This material must not be used for commercial purposes, or in any hospital or medical facility. Failure to comply may result in legal action.
Removal Of Implantable Cardioverter Defibrillator
WHAT YOU NEED TO KNOW:
What do I need to know about removal of an implantable cardioverter defibrillator?
An implantable cardioverter defibrillator (ICD) may be removed due to an infection around the device or in the heart tissue.
How do I prepare for ICD removal?
Your healthcare provider will talk to you about how to prepare for surgery. He may tell you not to eat or drink anything after midnight on the day of your surgery. He will tell you what medicines to take or not take on the day of your surgery. Arrange for have someone drive you home and stay with you after the procedure. You will not be able to lift anything heavy for several days after ICD removal. Ask your healthcare provider when you can return to work after your procedure.
What will happen during ICD removal?
You may be given general anesthesia to keep you asleep and free from pain during surgery. You may instead be given IV sedation and local anesthesia to numb the surgery area. With local anesthesia, you may still feel pressure or pushing during surgery, but you should not feel any pain. IV sedation will help you relax during the procedure. Your healthcare provider will make an incision in your chest and remove all parts of the ICD. He may remove infected tissue or take a sample to test for the type of germ causing infection. He may also place a drain to allow the infection to heal. He may close the incision with stitches or staples and place a bandage over your incision.
What will happen after ICD removal?
You will be taken to a recovery room where you will rest until you are awake. You will be on a heart monitor. A heart monitor is an EKG that stays on continuously to record your heart's electrical activity. You may be able to leave when you are awake and your pain is controlled or, you may go to a hospital room. You may need to stay on a heart monitor in the hospital until your infection is gone and you can have another ICD placed. You may need special wound care to help your infection heal. You may also need several weeks of IV antibiotic therapy.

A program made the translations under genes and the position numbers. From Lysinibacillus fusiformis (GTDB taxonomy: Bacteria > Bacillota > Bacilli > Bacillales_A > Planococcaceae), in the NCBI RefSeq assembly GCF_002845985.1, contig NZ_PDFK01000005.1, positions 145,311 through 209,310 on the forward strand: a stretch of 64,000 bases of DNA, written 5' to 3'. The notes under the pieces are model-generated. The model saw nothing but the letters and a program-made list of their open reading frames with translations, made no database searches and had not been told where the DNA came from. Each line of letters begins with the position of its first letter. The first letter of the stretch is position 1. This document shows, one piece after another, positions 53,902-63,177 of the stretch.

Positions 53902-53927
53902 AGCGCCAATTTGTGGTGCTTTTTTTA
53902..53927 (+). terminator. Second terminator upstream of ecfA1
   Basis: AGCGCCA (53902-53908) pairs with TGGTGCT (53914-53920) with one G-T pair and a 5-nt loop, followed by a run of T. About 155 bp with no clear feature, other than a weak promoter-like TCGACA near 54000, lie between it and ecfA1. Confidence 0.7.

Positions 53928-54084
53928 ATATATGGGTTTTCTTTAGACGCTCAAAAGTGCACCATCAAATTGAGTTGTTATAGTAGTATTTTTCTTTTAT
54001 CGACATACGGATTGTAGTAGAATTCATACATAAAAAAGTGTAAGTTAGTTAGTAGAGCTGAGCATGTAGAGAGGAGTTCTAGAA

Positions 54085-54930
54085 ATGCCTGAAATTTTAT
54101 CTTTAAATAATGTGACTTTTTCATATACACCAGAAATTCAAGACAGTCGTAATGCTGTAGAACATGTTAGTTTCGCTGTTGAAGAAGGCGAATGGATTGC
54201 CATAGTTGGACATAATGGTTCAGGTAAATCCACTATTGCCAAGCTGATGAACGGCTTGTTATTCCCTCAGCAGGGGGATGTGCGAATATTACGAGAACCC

What are the risks of ICD removal?
You may bleed more than usual or get a blood clot after surgery. Your heart or blood vessels may be damaged and you may need more surgery. You may also need a wearable cardioverter defibrillator (WCD), or temporary transcutaneous pacing, to prevent a cardiac arrest. A cardiac arrest is when your heart stops beating. You may need to have another ICD placed after your infection is gone.
Care AgreementYou have the right to help plan your care. Learn about your health condition and how it may be treated. Discuss treatment options with your caregivers to decide what care you want to receive. You always have the right to refuse treatment. The above information is an educational aid only. It is not intended as medical advice for individual conditions or treatments. Talk to your doctor, nurse or pharmacist before following any medical regimen to see if it is safe and effective for you.
Always consult your healthcare provider to ensure the information displayed on this page applies to your personal circumstances.